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5/16/2016 Cornell Graduate School is pleased to announce the winners of the 2016 Graduate Student Photo Contest. First Prize: Amy VanNocker, M.P.S. candidate in the field of international agriculture and rural development

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Other Cornell Stories

5/26/2016

Travis Apgar, the Robert G. Engel Senior Associate Dean of Students, issued a statement May 25 announcing that Cornell recognition has been revoked for the Psi Upsilon fraternity for a period of no less than 3 years.

5/25/2016

Cornell Tech announced May 25 that Ron Brachman, an internationally recognized authority on artificial intelligence, will join the campus as the new director of the Joan Irwin Jacobs Technion-Cornell Institute.

5/25/2016

Artist and design and environmental analysis professor Jack Elliott has created a tree sculpture, Animus, to draw attention to climate justice, the focus of a conference on campus May 24-25.

5/25/2016

Kendra Bischoff, assistant professor of sociology and the Richard and Jacqueline Emmet Sesquicentennial Faculty Fellow, has been chosen a 2016 National Academy of Education/Spencer Postdoctoral Fellow.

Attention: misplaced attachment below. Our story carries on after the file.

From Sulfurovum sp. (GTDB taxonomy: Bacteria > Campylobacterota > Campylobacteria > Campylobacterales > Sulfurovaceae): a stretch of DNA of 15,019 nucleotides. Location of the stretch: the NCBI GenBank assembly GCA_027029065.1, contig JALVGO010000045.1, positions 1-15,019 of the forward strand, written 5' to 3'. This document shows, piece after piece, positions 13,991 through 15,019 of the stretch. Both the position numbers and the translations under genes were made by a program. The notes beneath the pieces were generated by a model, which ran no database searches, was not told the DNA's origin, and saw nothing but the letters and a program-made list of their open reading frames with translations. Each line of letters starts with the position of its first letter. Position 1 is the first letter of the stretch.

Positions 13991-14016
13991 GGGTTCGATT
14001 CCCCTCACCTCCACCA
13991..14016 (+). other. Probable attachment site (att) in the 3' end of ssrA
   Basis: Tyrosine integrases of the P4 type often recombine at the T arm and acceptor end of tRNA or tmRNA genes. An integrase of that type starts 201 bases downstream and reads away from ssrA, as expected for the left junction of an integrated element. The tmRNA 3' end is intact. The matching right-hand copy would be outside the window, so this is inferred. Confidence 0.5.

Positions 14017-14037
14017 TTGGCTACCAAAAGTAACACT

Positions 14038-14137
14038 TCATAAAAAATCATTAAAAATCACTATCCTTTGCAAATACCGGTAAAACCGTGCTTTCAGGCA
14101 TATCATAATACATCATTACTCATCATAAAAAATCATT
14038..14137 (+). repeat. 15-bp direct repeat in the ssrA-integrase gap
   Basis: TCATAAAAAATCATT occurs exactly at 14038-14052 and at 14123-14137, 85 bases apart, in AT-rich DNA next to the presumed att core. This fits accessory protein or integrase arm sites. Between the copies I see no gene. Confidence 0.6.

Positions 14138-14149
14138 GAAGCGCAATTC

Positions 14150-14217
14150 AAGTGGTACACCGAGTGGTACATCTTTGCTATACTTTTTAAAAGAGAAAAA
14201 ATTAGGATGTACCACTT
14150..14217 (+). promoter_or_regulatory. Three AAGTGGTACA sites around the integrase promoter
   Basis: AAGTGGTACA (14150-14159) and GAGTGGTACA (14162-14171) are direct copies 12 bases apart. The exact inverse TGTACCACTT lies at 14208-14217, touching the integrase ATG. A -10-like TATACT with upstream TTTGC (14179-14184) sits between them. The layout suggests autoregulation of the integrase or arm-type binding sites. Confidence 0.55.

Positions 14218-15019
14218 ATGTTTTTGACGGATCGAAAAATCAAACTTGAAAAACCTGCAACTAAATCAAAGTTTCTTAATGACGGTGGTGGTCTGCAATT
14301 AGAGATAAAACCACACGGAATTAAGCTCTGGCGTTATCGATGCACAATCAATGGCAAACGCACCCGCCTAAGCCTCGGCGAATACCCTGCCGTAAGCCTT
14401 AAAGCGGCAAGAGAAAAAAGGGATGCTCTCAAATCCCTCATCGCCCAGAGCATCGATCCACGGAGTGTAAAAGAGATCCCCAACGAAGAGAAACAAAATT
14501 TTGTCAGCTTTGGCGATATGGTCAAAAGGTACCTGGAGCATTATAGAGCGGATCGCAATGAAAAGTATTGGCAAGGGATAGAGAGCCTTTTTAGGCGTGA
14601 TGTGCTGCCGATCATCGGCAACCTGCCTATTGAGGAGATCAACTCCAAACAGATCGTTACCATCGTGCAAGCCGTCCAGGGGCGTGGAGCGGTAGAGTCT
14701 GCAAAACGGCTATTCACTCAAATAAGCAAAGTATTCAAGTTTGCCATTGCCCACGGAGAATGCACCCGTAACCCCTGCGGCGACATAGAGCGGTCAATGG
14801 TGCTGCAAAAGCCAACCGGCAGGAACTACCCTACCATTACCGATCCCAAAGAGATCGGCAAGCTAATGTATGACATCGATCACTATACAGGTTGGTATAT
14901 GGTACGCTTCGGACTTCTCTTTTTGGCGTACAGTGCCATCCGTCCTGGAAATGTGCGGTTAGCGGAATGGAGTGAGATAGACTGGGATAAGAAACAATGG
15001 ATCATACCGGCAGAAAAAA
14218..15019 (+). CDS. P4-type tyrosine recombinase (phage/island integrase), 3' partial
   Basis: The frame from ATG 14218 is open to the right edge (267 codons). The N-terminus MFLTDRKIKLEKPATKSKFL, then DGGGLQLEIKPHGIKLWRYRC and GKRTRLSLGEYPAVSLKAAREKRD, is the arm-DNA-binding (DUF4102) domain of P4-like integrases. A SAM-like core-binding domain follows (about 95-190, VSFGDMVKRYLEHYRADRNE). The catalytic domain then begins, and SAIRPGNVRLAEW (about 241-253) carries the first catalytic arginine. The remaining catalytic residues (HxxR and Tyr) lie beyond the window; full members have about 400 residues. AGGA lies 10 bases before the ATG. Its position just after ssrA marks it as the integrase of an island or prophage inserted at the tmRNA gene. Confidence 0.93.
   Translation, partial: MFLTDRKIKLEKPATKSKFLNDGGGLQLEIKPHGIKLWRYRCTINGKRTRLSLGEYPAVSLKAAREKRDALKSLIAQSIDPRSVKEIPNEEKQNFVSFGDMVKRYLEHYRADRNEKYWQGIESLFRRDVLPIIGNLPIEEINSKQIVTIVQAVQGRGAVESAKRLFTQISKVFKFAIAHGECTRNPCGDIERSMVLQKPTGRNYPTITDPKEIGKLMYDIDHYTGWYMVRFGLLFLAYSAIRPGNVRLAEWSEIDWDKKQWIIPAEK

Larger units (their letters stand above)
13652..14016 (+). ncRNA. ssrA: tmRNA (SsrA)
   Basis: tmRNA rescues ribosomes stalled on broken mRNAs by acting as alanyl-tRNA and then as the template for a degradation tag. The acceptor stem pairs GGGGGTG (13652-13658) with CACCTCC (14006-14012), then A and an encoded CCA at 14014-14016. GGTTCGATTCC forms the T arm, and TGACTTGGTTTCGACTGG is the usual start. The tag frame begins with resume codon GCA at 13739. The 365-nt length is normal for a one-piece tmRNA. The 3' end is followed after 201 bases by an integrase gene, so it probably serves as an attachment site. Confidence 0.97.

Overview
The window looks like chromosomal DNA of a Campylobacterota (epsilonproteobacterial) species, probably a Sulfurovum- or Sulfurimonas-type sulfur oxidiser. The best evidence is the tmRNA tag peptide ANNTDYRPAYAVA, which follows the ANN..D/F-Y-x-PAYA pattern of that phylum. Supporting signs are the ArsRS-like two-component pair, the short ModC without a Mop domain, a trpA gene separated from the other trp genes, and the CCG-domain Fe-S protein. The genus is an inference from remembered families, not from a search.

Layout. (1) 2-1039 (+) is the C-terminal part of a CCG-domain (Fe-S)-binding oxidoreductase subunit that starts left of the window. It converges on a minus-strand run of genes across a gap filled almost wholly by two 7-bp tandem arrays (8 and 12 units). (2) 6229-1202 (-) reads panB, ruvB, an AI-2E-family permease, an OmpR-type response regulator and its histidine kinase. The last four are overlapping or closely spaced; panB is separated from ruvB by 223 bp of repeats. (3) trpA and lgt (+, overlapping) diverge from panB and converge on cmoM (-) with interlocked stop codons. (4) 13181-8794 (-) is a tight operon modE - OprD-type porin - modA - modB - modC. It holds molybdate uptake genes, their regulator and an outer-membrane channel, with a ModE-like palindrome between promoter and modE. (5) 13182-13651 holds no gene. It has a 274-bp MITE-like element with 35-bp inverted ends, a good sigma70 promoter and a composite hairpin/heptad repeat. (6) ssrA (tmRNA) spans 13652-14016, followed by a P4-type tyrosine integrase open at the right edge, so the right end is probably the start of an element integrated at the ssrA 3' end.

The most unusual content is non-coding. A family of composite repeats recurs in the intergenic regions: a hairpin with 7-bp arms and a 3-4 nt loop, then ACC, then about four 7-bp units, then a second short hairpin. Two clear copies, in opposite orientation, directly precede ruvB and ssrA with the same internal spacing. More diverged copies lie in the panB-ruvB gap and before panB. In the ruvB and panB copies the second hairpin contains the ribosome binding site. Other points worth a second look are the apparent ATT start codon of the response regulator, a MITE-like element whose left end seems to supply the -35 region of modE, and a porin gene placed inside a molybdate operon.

5/25/2016

Janis Whitlock, Ph.D. ‘03, director of the Cornell Research Program on Self-Injury and Recovery, worked with eCornell to develop courses on nonsuicidal self-injury.

5/25/2016

A 10-day journey to cities in the Brazilian rainforest gave students a firsthand look at the complexities of urbanization in the Amazon, as part of the interdisciplinary seminar Forest Cartographies.

5/25/2016

A new study of the distribution in North American soils of Streptyomyces, a genus of bacteria is the source of 80 percent of antibiotics, finds it corresponds with latitude.

5/25/2016

Cornell's Department of Asian Studies has grown to reflect the importance of the region globally and now offers more Asian languages for study than any other American university.

5/24/2016

Genetically mutated cancer cells grow may help explain why patients with a common form of leukemia develop treatment resistance, according to new Weill Cornell Medicine research.

5/24/2016

Unique connections in the adolescent brain make it possible to easily diminish fear memories and avoid anxiety later in life, according to a new study by Weill Cornell Medicine researchers.